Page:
Jonathan Rogness
Sample Lab Writeup
Math 2374

(Note that you don't have to include any Mathematica commands in your writeups; it's a matter of personal preference.  Sometimes it's nice as a TA to see exactly how you created a picture, but if your labels and explanations are clear, having a record of the commands isn't necessary.  Incidentally, even if you show your commands, you still need to label your pictures!)

Exercise 1

Explain why B(x, y) = (x^2 - y^2)/(x^2 + y^2)produces the graph it does.

The graph of B(x, y) is shown here.  Note that B(0,0) is not defined, because the denominator would be zero.  This could explain some of the odd behavior of the graph near (x, y) = (0, 0).

B[x_, y_] = (x^2 - y^2)/(x^2 + y^2) ; Plot3D[B[x, y], {x, -4, 4}, {y, -4, 4}, AxesLabel {"x", "y", "z"}, ViewPoint {3, 5, 2}]


One obvious feature of the graph is the "straight line" on top.  Whenever y=0, B(x, y) = B(x, 0) = x^2/x^2 =1, assuming x is not equal to zero as well.  So above the line y=0 -- i.e. on the x-axis -- the surface always has a height of one.  Although it's not as obvious, there's also a straight line at the bottom of this graph.  Along the y-axis, where x=0, we have B(0, y) = -1 for all values of y.  This line on the bottom is a bit more visible in the following picture:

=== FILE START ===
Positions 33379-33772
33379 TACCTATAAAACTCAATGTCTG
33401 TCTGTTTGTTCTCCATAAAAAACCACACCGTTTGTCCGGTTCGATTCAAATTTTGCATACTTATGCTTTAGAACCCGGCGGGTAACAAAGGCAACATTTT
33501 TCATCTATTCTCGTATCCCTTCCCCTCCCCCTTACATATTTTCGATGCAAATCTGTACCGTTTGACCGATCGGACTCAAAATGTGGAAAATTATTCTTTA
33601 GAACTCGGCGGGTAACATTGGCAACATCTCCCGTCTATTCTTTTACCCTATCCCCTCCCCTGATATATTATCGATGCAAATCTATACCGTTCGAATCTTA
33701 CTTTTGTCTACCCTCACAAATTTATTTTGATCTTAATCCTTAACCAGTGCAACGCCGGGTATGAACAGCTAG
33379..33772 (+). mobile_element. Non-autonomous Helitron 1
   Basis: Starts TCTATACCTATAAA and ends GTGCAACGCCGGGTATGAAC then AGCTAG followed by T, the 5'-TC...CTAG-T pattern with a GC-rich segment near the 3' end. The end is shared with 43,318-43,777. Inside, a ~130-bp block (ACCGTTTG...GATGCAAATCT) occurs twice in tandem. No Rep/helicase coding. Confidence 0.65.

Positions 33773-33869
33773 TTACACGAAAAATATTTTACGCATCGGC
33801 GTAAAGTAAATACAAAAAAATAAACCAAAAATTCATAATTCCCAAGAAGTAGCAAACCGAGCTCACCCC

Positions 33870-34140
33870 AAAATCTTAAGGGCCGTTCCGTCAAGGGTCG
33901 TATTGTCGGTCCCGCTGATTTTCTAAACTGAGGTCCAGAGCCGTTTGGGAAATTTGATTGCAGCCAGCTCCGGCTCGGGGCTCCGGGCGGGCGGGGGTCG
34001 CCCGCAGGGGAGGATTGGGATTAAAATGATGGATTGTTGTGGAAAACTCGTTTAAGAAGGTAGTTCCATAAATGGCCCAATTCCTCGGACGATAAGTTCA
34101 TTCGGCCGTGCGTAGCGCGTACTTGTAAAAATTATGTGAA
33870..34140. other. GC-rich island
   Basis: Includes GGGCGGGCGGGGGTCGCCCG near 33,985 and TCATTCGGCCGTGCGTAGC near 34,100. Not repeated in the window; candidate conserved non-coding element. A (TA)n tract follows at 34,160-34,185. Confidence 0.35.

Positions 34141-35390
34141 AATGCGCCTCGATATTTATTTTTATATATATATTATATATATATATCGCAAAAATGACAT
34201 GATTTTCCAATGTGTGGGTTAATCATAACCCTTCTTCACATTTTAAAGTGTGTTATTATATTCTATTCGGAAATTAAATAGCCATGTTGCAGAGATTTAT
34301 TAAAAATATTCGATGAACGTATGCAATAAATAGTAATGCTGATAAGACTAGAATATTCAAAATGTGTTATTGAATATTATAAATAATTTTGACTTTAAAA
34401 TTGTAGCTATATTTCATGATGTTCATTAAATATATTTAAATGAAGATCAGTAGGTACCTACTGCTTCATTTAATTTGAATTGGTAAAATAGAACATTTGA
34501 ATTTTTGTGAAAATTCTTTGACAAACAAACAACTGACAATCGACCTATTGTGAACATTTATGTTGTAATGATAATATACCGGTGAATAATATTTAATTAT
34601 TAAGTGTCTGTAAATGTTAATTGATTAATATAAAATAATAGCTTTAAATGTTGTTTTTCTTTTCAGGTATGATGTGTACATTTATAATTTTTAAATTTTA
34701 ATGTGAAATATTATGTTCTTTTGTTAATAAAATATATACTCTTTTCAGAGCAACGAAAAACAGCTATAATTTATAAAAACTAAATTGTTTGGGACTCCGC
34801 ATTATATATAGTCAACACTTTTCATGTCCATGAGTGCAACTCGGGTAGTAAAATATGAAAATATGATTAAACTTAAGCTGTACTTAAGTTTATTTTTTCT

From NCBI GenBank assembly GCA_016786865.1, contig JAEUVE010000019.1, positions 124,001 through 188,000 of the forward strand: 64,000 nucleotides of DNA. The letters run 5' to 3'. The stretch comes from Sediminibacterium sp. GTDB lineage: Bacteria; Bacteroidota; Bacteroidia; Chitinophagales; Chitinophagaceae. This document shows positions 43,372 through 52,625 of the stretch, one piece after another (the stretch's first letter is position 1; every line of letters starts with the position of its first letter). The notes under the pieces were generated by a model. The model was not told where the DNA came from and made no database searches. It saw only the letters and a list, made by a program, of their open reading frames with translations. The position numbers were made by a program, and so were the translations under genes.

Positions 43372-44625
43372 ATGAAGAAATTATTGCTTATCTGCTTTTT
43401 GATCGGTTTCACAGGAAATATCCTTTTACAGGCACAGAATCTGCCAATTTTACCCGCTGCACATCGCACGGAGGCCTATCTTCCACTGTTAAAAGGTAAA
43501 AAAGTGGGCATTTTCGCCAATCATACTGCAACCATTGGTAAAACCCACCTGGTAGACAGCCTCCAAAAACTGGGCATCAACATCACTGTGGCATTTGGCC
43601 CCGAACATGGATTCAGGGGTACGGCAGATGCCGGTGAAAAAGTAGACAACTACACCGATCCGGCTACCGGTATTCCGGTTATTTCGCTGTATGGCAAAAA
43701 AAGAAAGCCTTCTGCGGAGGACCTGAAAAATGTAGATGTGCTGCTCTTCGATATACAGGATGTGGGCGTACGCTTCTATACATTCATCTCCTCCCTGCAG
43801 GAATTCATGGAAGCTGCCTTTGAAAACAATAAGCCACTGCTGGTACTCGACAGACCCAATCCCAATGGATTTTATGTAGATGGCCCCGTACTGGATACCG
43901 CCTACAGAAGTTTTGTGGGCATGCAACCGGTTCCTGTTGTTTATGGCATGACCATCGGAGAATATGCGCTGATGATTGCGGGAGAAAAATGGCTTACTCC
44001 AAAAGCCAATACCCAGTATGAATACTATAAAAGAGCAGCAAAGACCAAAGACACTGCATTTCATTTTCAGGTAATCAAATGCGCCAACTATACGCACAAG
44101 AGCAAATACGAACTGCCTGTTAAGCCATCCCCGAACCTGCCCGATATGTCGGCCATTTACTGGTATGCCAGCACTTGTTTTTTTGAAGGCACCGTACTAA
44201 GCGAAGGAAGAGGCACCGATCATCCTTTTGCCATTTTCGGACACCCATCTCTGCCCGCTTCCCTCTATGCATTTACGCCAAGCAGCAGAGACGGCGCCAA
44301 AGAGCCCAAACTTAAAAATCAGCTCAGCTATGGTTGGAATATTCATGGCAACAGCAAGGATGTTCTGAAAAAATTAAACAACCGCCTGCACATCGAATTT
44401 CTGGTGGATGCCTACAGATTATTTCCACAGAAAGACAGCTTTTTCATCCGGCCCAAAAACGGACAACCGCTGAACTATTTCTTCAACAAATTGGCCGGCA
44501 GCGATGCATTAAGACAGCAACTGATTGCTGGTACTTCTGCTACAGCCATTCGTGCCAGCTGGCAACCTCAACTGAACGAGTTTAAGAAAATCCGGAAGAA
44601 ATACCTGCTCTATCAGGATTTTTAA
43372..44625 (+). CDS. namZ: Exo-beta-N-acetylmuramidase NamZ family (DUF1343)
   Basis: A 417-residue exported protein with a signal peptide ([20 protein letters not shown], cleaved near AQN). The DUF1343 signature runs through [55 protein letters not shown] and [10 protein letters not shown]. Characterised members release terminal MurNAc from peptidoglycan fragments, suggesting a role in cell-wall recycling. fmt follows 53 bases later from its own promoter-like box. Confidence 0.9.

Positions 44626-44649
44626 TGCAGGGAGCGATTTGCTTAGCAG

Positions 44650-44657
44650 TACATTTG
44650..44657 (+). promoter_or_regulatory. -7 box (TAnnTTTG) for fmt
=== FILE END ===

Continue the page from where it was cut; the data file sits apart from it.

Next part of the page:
Plot3D[B[x, y], {x, -4, 4}, {y, -4, 4}, AxesLabel {"x", "y", "z"}, ViewPoint {5, 2, -2}]


So the graph of B has two straight lines, one at height one above the x-axis, and one at height -1 below the y-axis, and the rest of the surface is like a piece of rubber stretching between the two lines.  Inbetween, the function is equal to zero precisely when the numerator x^2 - y^2 = 0, which occurs for y = x and y = -x.  The following picture shows the graph of B(x, y) along with the plane z = 0, and one can see that the intersection is in fact on the lines y =  x.  

plane = Plot3D[0, {x, -4, 4}, {y, -4, 4}] ; graph = Plot3D[B[x, y], {x, -4, 4}, {y, -4, 4}] ;  ...  ViewPoint {0, -3, 4}, AxesLabel {"x", "y", "z"}] ;


Created by Mathematica  (January 29, 2004)